The mechanisms for lateral gene transfer in nature.. (EVOLATERAL)
The mechanisms for lateral gene transfer in nature as reflected in prokaryote genomes
Start date: Jul 1, 2012,
End date: Jun 30, 2018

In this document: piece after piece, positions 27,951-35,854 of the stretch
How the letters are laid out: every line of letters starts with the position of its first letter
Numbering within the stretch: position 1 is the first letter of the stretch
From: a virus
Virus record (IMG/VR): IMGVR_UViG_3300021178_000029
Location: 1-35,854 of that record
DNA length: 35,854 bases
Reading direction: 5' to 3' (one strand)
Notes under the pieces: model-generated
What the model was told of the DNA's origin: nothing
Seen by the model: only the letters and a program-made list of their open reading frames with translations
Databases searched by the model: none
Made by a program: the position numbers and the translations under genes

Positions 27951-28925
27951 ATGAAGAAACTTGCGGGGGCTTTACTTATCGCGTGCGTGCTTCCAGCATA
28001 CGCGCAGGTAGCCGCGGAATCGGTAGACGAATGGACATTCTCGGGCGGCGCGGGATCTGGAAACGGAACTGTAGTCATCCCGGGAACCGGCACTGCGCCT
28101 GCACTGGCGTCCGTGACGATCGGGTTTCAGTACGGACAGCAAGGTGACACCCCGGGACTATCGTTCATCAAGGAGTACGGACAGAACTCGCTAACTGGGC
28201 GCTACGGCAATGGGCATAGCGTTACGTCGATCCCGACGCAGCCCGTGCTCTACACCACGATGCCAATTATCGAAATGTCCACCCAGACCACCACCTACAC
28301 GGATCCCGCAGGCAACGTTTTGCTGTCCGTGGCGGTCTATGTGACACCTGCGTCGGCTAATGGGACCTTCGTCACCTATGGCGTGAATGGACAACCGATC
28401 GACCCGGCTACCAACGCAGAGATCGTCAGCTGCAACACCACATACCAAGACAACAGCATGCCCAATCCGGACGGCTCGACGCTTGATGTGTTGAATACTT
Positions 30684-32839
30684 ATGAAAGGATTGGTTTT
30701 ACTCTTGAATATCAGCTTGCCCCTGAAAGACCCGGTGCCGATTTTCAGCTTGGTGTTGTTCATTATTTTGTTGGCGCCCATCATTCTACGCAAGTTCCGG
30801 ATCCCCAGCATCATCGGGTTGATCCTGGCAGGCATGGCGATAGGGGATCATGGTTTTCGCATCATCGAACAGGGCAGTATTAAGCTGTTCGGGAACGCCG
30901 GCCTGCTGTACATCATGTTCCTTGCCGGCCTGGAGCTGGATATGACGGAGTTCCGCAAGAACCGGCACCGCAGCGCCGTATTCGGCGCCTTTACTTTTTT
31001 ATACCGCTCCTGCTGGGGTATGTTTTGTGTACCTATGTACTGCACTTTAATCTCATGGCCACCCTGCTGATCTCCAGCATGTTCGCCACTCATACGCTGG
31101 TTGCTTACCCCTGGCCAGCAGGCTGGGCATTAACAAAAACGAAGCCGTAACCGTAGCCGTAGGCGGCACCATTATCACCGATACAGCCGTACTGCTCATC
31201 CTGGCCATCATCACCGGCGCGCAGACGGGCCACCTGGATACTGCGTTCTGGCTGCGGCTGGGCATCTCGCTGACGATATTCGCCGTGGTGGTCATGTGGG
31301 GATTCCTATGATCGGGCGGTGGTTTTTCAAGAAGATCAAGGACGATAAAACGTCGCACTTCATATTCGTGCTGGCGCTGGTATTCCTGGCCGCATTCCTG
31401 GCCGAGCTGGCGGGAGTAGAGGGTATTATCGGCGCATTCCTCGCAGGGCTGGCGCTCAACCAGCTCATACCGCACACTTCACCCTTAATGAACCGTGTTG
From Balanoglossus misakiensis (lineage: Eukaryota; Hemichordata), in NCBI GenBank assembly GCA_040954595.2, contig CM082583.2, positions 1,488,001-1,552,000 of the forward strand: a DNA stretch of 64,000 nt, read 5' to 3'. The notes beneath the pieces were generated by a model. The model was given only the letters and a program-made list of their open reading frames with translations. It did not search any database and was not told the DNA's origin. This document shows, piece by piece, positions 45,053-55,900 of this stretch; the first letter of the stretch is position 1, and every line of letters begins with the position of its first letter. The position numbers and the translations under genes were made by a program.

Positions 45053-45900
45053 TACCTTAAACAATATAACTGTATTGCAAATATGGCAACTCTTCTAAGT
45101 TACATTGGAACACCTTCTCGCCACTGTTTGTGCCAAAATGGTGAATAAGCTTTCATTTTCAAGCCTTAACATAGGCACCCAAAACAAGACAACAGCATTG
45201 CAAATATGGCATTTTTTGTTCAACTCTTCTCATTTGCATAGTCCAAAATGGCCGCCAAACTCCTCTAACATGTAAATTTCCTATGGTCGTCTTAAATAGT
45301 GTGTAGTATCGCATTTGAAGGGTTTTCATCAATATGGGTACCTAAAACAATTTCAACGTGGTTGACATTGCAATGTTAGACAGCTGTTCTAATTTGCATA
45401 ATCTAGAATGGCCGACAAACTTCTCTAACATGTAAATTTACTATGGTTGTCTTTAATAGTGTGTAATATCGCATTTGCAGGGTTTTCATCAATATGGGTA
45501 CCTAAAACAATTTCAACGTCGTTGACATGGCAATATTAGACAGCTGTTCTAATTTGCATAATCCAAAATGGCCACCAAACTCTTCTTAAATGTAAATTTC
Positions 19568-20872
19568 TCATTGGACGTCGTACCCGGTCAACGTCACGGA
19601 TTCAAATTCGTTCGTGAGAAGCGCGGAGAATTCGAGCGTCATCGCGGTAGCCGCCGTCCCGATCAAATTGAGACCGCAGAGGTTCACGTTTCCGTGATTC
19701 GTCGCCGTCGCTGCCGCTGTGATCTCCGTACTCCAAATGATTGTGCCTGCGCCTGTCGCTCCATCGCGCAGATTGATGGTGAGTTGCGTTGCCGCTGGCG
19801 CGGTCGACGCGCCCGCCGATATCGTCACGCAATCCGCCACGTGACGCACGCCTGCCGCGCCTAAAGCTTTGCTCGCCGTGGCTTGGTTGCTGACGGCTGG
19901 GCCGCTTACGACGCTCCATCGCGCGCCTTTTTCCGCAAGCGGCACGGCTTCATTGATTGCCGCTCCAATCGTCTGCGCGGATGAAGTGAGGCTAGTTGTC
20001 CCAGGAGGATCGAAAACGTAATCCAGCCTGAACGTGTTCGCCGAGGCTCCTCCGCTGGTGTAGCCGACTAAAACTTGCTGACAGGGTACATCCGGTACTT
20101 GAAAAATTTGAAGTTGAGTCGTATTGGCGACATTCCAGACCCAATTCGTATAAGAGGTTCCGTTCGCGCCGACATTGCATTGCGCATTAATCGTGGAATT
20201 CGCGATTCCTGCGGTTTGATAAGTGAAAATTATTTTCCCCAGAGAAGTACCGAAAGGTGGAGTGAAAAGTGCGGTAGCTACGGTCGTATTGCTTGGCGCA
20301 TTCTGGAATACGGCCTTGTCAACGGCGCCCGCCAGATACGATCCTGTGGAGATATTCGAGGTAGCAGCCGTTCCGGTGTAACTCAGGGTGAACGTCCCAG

Lateral gene transfer (LGT) is the process by which prokaryotes acquire DNA across wide taxonomic boundaries and incorporate it into their genome. Accumulating evidence shows that LGT plays a major role in prokaryote evolution. The biological and evolutionary significance of lateral gene transfer has broad implications for our understanding of microbial biology, not only in terms of evolution, but also in terms of human health.Mechanisms of lateral gene transfer include: transformation, transduction, conjugation, and gene transfer agents. Each of these transfer mechanisms leaves distinct and recognizable molecular footprints in genome sequences. The molecular details of these footprints betray the workings of the corresponding mechanisms in nature, but their relative contributions to the evolution of sequenced genomes have so far not been investigated. By identifying these footprints one can specify and quantify the relative contribution of the different LGT mechanisms during prokaryote genome evolution and thereby uncover more of the biology underlying prokaryote evolution in nature. The goal of this proposal is to quantify those contributions and to bring forth a general computer-based model of prokaryote genome evolution that approximates the underlying evolutionary process far more realistically than phylogenetic trees alone possibly can.Here I propose to apply directed networks to the study of prokaryotic genome evolution in an evolutionary model that allows both for vertical inheritance and for lateral gene transfer events. With methods to identify gene donors, all recent LGTs can be described in a single directed network. This is a fundamentally new, biologically more realistic and evolutionarily more accurate, general computational model of prokaryote genome evolution. Such a model will substantially enrich our ability to understand the process of prokaryote evolution as it is recorded in genomic and metagenomic data.
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